Another audio message warns that each asylum case is different. “You have to have your story straight. You know that the main foundation of a political asylum claim is fear, so you have to show fear,” the voice says. “Of all the ones I know, everyone has crossed. I don’t know of anyone who has been sent back...People have even gone across with children without a problem; They’ve been let in.”
Andrade said her organization, which helps Venezuelans in need, gets more than 20 messages a week from people who managed to cross the border and now live in South Florida, without a job or home. What’s more worrying, they don’t have the money to hire lawyers to represent them before U.S. immigration officials.
Angelina Estrada decided to risk getting across the U.S.-Mexico border with her two-year-old son after a long stay in a Mexican shelter, waiting to cross legally. Her desperation led her to a smuggler on a dark night that became a blessing as well her worst nightmare.
The 32-year-old journalist’s odyssey began in April from her home city of Maracaibo, in the northwest region of Venezuela. She said she was fleeing persecution and death threats sparked by her reporting on abuses within the country’s security forces.
She was accompanied by her niece and brother-in-law whose wife, Estrada’s sister, is a U.S. citizen. They first traveled by road to Colombia, by plane to Cancun in Mexico and then by land to Reynosa in the northern state of Tamaulipas.
Reynosa and Nuevo Laredo, also in Tamaulipas, is the route that many Venezuelans desperate for U.S. political asylum are choosing, despite the risks in a region with a high number of killings, kidnappings, extortion and sexual assaults.
Tamaulipas recorded 21,537 crimes from January to June of this year, including 721 murders, 306 sexual abuses, 292 rapes and 21 kidnappings, according to figures from the Mexican government’s Executive Secretariat of the National System for Public Safety.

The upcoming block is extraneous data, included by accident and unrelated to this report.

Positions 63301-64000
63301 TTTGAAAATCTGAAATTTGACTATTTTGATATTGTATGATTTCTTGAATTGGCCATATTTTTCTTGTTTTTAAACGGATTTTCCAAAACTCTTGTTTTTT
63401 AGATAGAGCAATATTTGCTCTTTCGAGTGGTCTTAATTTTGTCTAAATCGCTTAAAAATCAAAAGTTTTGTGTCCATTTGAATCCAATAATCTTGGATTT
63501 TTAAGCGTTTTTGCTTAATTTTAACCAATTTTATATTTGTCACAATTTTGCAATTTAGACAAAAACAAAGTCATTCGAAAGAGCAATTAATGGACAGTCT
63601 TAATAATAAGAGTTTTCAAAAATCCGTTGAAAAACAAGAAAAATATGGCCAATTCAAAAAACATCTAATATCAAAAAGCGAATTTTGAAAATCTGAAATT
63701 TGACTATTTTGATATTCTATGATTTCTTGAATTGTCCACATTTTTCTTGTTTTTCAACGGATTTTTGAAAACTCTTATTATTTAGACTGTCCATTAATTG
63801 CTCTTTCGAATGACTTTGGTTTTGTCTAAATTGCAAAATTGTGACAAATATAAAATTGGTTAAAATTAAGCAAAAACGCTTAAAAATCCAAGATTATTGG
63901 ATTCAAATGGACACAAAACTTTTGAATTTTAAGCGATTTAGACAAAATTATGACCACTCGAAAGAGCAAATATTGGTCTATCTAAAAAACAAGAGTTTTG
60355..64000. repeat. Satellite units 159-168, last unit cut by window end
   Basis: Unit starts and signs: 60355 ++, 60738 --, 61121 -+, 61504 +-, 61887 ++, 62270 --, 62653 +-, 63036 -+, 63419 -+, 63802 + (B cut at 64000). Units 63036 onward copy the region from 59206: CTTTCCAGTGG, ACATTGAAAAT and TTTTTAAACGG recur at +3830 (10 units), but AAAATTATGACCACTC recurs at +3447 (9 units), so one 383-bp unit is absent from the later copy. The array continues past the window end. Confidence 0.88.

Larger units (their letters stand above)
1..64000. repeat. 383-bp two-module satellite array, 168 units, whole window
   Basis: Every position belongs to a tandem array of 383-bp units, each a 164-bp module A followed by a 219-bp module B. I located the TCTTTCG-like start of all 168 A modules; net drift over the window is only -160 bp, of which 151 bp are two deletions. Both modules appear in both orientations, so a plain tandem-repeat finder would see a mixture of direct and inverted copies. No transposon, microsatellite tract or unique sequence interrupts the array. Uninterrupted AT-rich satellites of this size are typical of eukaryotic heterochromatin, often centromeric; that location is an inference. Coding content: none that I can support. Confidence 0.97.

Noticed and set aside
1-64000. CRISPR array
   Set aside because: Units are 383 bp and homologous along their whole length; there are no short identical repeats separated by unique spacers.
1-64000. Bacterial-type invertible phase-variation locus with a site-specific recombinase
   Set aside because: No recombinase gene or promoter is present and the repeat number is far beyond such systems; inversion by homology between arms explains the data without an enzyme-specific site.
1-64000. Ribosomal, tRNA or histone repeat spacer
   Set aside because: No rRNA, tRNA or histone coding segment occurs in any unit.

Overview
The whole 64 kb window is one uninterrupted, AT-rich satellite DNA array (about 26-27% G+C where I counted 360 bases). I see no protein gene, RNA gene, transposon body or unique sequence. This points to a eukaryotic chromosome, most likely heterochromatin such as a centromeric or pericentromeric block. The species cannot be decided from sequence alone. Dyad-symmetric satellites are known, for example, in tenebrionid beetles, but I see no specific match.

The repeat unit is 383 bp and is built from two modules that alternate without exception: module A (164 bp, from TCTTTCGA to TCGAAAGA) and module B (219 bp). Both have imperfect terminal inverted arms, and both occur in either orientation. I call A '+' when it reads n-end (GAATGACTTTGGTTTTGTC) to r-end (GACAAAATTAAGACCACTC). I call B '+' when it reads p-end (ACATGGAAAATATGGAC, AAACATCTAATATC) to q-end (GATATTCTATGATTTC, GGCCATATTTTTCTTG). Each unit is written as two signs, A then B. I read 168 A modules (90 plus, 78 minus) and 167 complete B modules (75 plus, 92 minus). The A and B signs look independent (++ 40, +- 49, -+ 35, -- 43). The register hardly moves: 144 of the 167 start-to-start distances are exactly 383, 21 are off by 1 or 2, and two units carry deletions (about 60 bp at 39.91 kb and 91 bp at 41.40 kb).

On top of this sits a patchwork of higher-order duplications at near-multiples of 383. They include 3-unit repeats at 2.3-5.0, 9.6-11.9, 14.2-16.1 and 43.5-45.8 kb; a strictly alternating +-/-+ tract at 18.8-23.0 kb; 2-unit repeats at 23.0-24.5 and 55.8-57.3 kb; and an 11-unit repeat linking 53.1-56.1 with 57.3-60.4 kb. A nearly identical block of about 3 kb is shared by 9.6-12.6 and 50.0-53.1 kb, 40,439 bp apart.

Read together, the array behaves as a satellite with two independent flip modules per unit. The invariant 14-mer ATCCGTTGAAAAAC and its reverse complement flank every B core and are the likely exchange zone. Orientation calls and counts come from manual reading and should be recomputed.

The organization Doctors Without Borders has warned that criminal gangs control Nuevo Laredo, and asylum seekers constantly risk robberies, assaults, extortion, kidnappings and homicides.
Waiting in Mexico
The new agreement between the U.S. and Mexico known as Migrant Protection Protocols requires that migrants who enter the United States from Mexico to apply for asylum be returned to Mexico and wait while their cases are processed.
“To send people seeking asylum to Mexico and force them to stay in Nuevo Laredo is an unacceptable policy. That policy is putting vulnerable people into areas controlled by criminal organizations that see the migrants as merchandise and a source of income,” said María Hernández, part of the Doctors Without Borders team in Mexico.
“This action comes as a response to the illegal immigration crisis faced by the United States on the southern border. Over the last five years, U.S. officials have seen a 2,000 percent increase in asylum applications,” the U.S. embassy in Mexico declared.
That’s because many “potential migrants know that asking for asylum gives them the opportunity to remain in the United States, even if they don’t have a valid argument for asylum. The majority of these arguments do not meet needed requirements,” the embassy added. “In fact, nine out of 10 asylum applications are rejected by immigration judges because they do not meet requirements.”
Terror and anguish
Estrada reached Reynosa with the idea of entering the United States legally to apply for political asylum. She put her name on a list of people waiting to submit their requests, was assigned No. 203 and waited in a shelter run by a religious group.
“I waited a month and was never called. Later, the U.S. government enacted that law that you had to stay in Mexico. That hit me hard because I left Venezuela knowing that I was going be in the shelter about three months, and that I was going to wait for the process in the United States, not in Mexico,” the journalist said. “How was I going to live alone in Mexico with a small child?”